NEW YORK (GenomeWeb) – Trovagene reported after the close of the market Wednesday a 56 percent increase in its third quarter revenues on increased demand for its diagnostic services, falling short of analysts' consensus estimate.
For the three-month period ended Sept. 30, Trovagene's revenues climbed to $89,000 from $57,000 in Q3 last year, widely missing the Wall Street estimate of $320,000. Contributing to the increase was a sharp rise in diagnostic service revenues to $38,000 from $6,000. Meanwhile, a dip in royalty revenues to $47,000 from $51,000 was offset by $4,000 in clinical research service revenues, which the company did not record in the year-ago period.
Trovagene CEO Bill Welch said during a conference call to discuss the financial results that the company made significant progress during the quarter in promoting the technology underlying its Trovera line of blood- and urine-based assays for the detection of cancer-associated mutations in EGFR, KRAS, and BRAF through the announcement of collaborations with research institutes, including the University of Michigan Comprehensive Cancer Center and the University of Southern California Norris Comprehensive Cancer Center, as well as the Pancreatic Cancer Action Network.
"In addition, we're pleased that data demonstrating the clinical utility of our Trovera liquid biopsy tests in lung cancer was published in peer-reviewed oncology journals," he added. "We also saw expanded access to our Trovera test by existing and new physicians while we gained our first Tier 1 payor contract" through a deal with BCBS Illinois.
Welch also noted that Trovagene has been focusing its marketing efforts on "oncology centers where there is a need for a highly sensitive, non-invasive detection of the EGFR T790M mutation for patients with late-stage non-small cell lung cancer," and that about two-thirds of the top 30 prescribing institutions for third-generation EGFR tyrosine kinase inhibitors — which are used to treat the disease — have clinical experience with the company's EGFR test.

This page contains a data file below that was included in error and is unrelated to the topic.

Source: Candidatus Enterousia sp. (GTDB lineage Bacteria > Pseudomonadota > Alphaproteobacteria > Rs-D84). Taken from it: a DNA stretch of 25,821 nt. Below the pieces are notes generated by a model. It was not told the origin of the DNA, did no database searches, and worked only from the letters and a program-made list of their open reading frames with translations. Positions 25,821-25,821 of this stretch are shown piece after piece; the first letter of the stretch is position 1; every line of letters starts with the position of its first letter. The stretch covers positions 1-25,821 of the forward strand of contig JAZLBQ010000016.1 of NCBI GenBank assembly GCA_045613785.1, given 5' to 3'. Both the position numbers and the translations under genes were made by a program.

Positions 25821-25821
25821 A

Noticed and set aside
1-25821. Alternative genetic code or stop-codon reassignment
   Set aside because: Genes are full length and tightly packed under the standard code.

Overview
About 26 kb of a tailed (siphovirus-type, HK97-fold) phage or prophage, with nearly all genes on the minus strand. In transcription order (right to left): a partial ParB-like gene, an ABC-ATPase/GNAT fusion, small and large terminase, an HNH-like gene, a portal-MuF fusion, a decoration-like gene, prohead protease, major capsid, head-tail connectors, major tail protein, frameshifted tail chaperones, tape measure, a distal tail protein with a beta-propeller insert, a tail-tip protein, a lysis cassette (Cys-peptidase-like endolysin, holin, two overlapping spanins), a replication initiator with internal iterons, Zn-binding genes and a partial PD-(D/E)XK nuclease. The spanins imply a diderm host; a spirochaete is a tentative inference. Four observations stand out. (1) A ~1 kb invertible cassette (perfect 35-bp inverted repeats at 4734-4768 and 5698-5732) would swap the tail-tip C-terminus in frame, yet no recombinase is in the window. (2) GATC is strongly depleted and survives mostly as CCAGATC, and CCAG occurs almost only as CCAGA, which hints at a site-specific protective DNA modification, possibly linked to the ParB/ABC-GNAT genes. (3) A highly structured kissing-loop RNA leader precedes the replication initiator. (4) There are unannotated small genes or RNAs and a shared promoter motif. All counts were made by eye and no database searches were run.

"We also increased the total number of ordering physicians by 40 percent and new ordering physicians by 20 percent in the third quarter over the second quarter," he said. "We believe that market continues to show strong interest in highly sensitive, clinically actionable diagnostics."
Trovagene's Q3 net loss surged to $10.2 million, or $.34 per share, from $2.7 million, or $.23 per share, the year before. Analysts had, on average, been expecting a loss per share of $.33.
The San Diego-based company's R&D spending in the quarter rose to $3.9 million from $2.5 million. Trovagene Vice President of Finance and Administration Elizabeth Anderson attributed this to the ongoing development of a universal urine collection and DNA preservation kit, and work on a new multi-gene panel of clinically actionable mutations for melanoma, and lung, colorectal, and pancreatic cancers.
Meanwhile, SG&A expenses jumped to $5.6 million from $3.7 million the year before due to the deployment of a commercial team to promote Trovagene's technology and testing platform.
At the end of the third quarter, Trovagene had cash, cash equivalents, and short-term investments totaling $46.9 million.
Looking ahead, Trovagene expects to launch the new urine collection and DNA preservation kit for research use in early 2017, CSO Mark Erlander said during the call. The multi-gene panel — which will encompass more than 200 insertions, deletions, and mutation variants across EGFR, KRAS, NRAS, BRAF, PIK3CA, and C-kit — will likely complete initial validation testing in the fourth quarter, with clinical validation occurring in the Q1 2017.
During early morning trading on the Nasdaq Thursday, shares of Trovagene were down about 1 percent at $3.50.